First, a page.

4.  The DEIS does not present the data required to make an informed judgment concerning environmental impacts at LANL.

Concerning the materials, utilities and energy associated with the processing options at LANL, the DEIS states, "Similar data for Los Alamos National Laboratory are not available." (p. 4-113)  Estimations of, say, waste production, are not credible in the absence of such basic information.  The amounts of liquid waste to be produced at LANL are not mentioned.  The storage capacity for americium-contaminated plutonium is mentioned, but analysis is put off to another document.  It is unreasonable to expect that informed decisions can be made without such information.

Inadequate information is given concerning resource use at LANL.  For example, the preference for treating Direct Oxide Reduction Salts (DORS) at LANL instead of RFETS is based on the limited waste water treatment capacity at RFETS.  The water leach process to be used at LANL is assumed by DOE to generate 3.4 drums of waste per kg of residues, but the amounts of materials, utilities, and energy to be used in the process at LANL "are not available." (p. 4-113)  According to Table 4-58, the same process, if done at RFETS, would use 8.894 million liters of water and 14.699 million liters of acid to water leach the total of these salts.  The omission of comparable figures for LANL appears to be an unreasonable limitation of the scope of analysis of the DEIS.  The use of such volumes of liquids at LANL warrants analysis of the environmental impacts, including volumes of liquid waste produced and the capability of the aging Radioactive Liquid Waste Treatment Plant to handle such volumes safely.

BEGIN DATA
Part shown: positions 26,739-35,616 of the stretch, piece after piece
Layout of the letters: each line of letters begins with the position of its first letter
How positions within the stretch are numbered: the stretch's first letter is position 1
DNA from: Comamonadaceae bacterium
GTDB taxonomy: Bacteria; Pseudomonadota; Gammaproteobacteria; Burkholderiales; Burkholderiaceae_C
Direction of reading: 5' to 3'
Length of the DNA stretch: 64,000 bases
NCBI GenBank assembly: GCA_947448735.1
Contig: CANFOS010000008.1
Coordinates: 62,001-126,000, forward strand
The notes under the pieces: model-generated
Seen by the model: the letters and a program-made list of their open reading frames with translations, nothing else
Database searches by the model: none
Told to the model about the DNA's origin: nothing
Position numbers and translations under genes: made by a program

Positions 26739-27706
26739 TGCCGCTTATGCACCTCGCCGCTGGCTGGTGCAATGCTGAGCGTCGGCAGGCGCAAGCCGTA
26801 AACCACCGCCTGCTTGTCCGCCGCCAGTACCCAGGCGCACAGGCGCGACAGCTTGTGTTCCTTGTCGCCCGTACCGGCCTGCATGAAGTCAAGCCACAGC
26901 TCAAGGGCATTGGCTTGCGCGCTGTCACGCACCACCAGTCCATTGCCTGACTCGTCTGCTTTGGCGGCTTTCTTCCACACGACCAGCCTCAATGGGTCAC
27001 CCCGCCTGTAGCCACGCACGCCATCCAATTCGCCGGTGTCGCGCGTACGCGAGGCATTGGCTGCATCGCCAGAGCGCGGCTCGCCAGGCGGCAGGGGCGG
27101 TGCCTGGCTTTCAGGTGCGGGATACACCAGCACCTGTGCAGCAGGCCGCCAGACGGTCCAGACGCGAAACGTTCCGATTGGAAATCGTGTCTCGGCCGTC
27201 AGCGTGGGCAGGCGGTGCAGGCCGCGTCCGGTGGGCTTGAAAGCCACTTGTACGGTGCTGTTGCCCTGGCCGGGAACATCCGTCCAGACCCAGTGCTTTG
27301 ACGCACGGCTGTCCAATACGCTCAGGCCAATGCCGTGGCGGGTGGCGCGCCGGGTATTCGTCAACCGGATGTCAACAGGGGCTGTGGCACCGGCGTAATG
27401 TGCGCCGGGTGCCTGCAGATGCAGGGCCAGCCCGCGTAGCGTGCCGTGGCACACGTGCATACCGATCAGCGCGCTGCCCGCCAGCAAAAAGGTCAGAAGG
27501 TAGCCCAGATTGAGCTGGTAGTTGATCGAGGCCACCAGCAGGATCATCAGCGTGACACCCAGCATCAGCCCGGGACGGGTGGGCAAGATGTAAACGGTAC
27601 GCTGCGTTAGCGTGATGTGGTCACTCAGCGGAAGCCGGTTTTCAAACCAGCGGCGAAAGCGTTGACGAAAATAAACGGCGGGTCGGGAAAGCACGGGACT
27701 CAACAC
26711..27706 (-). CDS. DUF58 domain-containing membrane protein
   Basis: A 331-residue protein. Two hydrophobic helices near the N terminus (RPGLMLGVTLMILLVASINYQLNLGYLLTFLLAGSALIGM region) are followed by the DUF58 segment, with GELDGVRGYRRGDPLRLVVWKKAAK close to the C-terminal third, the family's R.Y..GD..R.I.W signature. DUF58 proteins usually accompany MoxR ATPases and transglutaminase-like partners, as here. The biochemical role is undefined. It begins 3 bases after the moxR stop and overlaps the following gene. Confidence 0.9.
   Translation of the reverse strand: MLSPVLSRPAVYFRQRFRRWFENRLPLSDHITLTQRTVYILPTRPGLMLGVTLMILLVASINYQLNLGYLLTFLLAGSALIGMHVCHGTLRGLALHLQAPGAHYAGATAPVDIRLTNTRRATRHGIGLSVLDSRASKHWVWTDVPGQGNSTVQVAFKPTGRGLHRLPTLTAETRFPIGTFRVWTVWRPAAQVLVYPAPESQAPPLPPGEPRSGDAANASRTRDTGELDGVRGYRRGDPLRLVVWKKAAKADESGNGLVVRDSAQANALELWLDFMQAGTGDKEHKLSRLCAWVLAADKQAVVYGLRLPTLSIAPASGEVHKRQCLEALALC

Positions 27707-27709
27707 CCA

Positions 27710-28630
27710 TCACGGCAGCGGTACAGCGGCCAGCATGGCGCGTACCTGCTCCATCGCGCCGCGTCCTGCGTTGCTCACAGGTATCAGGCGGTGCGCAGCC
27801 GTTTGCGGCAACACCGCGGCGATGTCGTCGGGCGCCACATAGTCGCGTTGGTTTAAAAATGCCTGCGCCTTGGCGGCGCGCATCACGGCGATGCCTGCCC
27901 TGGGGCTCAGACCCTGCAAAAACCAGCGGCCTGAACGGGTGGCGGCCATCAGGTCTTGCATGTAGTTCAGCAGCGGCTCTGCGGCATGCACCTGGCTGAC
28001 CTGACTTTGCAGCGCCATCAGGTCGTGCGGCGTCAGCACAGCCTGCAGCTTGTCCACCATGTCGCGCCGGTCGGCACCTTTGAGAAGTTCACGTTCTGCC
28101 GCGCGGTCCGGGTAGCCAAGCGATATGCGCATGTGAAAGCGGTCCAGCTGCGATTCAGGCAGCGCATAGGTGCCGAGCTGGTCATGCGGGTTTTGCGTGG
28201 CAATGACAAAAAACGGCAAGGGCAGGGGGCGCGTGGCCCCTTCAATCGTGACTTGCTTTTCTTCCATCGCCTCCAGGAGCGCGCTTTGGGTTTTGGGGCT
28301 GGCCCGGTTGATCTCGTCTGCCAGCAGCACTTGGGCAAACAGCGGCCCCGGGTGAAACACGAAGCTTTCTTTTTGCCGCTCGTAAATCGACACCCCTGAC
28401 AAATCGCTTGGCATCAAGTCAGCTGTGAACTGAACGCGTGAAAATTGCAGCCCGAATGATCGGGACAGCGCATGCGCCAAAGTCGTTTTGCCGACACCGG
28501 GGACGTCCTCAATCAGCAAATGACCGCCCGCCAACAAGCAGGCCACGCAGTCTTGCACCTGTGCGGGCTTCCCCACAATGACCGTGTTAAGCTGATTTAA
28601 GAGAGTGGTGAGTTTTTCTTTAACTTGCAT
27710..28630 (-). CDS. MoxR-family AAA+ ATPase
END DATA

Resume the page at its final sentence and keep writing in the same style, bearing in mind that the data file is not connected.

The DEIS says that "the capability for water leaching is installed and operational at LANL on a limited scale.  ...If any other capabilities were necessary they could be available in 2 to 4 years."  In other words, DOE doesn't know if the LANL facilities are sufficient for its assigned task under the Preferred Alternative, so any estimates of environmental impacts of the process at expected levels of production are necessarily speculative.  These data are insufficient to analyze the potential environmental impact of implementing the process at LANL.

5.  The DEIS improperly omits analysis of the problems associated with americium contamination of the separated plutonium.

The storage of the americium-contaminated plutonium that remains from the processing of the salts should be analyzed in this EIS, rather than being analyzed separately in a future EIS.  The separation of the nuclear material is the purpose of the activities to be authorized by this EIS, yet Section 4.21, "Impacts of the Preferred Management Approach," does not mention the storage of this material at LANL.  As noted on page 2-15, the problems with storage of the material could alter the choice of processing technologies.  Therefore, it is reasonable to analyze the storage problems before the choice of a process is decided.